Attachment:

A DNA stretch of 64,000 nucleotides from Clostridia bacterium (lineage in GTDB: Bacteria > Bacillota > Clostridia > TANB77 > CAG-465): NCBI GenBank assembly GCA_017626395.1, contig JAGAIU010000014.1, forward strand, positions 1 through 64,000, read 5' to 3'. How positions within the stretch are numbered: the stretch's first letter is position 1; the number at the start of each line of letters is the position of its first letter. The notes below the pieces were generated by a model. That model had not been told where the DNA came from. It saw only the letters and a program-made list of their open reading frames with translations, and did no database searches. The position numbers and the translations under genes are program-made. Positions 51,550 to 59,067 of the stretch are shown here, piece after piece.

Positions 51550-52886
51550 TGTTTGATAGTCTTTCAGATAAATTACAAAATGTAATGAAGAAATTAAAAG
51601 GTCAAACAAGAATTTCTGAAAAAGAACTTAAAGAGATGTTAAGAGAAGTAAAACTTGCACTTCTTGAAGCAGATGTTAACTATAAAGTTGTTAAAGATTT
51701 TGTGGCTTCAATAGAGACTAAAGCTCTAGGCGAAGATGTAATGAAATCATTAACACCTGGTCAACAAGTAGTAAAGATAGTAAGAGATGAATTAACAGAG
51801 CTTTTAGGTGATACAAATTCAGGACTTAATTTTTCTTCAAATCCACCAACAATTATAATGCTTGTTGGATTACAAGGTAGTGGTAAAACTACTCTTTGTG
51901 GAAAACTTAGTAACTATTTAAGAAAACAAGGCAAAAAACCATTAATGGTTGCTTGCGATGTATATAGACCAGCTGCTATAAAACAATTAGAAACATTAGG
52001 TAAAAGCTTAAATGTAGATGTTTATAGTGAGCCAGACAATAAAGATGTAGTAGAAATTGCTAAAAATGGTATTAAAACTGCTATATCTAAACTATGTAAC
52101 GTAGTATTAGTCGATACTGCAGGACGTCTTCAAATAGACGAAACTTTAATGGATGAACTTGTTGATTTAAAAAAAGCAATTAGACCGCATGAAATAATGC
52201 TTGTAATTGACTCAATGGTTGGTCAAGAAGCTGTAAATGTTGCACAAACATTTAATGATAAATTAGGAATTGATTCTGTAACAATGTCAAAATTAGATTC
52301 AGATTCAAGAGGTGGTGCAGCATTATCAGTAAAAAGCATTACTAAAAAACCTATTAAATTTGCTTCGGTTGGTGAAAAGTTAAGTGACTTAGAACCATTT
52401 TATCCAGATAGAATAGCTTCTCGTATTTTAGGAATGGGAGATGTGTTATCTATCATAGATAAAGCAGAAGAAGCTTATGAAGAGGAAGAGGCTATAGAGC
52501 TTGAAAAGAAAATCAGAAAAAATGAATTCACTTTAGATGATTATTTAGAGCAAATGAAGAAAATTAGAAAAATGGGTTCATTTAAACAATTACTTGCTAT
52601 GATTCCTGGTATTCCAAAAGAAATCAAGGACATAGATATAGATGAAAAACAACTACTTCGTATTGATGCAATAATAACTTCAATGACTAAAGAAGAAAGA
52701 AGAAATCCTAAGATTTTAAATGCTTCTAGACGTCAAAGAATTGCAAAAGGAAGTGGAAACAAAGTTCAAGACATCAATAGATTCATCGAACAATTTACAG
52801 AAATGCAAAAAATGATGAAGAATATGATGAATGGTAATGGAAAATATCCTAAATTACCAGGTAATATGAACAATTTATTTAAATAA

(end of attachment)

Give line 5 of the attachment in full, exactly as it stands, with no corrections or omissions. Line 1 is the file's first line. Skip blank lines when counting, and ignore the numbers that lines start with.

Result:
51701 TGTGGCTTCAATAGAGACTAAAGCTCTAGGCGAAGATGTAATGAAATCATTAACACCTGGTCAACAAGTAGTAAAGATAGTAAGAGATGAATTAACAGAG